If the level of overflow material left around the recycling bins continues at the Golden Bottle Depot, the Columbia Shuswap Regional District (CSRD) may consider removing the bins.
“This is not a step we want to take because this is a community service that is very well used and appreciated at that location but the constant mess left around the bins is upsetting to neighbouring residents and a lot of extra work for the caretaker,” says CSRD Waste Reduction Facilitator Carmen Fennell.
Emptying the bins more frequently is one way to prevent overfilling but the cost of this solution is prohibitive.
“The cost of having a hauler empty the bin is about $1,200 per load so we’re trying to maximize each load to save taxpayers money. We appreciate that Golden residents are being good stewards as they make use of recycling bins and we’re trying equally hard to be good stewards of their tax dollars,” said Fennell. “Unfortunately the result has been that when people come to drop off their recycling and the bin is full, they leave their recycling by the side of the bins. This is happening often enough that it’s becoming problematic.”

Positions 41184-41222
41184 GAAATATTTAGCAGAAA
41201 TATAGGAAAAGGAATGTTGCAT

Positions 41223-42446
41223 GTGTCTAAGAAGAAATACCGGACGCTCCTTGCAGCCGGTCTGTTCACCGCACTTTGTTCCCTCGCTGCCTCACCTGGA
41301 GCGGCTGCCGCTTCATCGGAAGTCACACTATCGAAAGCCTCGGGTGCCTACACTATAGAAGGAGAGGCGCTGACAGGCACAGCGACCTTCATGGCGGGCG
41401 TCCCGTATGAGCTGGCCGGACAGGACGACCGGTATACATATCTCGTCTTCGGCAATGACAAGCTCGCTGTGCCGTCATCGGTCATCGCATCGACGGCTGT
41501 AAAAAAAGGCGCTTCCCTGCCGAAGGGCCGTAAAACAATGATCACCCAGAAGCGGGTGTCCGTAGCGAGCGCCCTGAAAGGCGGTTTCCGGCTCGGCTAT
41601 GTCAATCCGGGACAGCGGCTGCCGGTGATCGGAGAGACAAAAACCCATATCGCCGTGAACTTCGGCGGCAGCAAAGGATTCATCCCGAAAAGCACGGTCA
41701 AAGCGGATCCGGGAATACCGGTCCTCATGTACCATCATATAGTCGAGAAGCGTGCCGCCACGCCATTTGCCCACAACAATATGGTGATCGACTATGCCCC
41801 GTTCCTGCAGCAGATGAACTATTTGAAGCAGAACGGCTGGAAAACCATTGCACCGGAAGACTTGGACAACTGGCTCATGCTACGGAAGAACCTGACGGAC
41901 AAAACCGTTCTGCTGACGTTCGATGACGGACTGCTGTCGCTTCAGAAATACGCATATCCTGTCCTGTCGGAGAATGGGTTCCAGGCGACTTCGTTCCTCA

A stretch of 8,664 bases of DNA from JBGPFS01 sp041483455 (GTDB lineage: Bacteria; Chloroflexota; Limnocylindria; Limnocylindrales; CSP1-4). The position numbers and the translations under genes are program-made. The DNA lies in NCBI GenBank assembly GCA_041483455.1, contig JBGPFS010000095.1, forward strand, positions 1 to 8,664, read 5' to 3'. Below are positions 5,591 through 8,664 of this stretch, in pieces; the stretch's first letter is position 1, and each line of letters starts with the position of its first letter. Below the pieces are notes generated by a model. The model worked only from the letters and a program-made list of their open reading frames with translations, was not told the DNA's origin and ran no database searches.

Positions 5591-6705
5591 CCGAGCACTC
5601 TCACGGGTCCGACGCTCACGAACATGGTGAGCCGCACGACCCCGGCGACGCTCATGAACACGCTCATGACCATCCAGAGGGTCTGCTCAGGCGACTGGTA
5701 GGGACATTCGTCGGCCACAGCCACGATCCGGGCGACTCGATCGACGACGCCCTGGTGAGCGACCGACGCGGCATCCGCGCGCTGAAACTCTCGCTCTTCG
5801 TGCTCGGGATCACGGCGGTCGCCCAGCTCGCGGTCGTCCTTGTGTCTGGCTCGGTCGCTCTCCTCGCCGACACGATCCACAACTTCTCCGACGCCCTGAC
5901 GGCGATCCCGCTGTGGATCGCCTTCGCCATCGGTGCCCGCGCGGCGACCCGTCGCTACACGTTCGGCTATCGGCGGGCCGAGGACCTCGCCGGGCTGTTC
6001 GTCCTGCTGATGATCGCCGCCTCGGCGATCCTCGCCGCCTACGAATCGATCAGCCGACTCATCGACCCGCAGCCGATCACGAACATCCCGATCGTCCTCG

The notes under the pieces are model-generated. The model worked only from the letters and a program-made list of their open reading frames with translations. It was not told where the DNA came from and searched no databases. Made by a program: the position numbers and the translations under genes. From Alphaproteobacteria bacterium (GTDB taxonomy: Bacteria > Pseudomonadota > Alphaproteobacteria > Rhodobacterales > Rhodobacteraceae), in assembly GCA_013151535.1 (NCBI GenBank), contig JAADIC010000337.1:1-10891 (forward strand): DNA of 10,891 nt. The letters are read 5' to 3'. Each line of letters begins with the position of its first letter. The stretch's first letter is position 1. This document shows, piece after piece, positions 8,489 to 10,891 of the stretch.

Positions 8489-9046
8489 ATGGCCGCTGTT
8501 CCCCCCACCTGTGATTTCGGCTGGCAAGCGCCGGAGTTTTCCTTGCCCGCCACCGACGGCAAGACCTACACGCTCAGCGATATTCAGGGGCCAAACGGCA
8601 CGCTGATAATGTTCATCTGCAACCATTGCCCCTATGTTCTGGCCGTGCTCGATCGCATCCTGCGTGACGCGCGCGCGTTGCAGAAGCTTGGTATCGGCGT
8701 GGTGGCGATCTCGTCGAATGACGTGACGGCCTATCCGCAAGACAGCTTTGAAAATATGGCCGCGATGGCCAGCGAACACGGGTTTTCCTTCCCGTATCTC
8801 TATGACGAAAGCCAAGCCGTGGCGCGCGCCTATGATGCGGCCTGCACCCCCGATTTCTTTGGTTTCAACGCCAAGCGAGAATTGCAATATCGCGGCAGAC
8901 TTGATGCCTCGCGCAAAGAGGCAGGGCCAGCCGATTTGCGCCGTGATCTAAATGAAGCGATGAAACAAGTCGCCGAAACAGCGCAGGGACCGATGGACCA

Fennell says this issue is compounded by commercial use of the bins.
“The bins are really meant for residential use only and businesses are asked to contact a local service provider to arrange recycling collection rather than using the green bins, especially for large volumes. However, the regional district has partnered with VP Waste to provide cardboard bins, with the hopes that this will help with the overflow.”
The CSRD would like to keep the bins at the Bottle Depot and one way local residents can help is by taking some ownership.
“If residents come and find the bins are full, we ask that they either hang on to their recycling until the next day or use the recycling bins at the landfill site. Just like any other space in Golden, we want the residents to take pride in keeping their area clean by not leaving anything on the ground. I hope it doesn’t come to the point where we have to take the bins away, but if those few people who are leaving their recycling around the bins continue to act irresponsibly, we won’t have any choice.”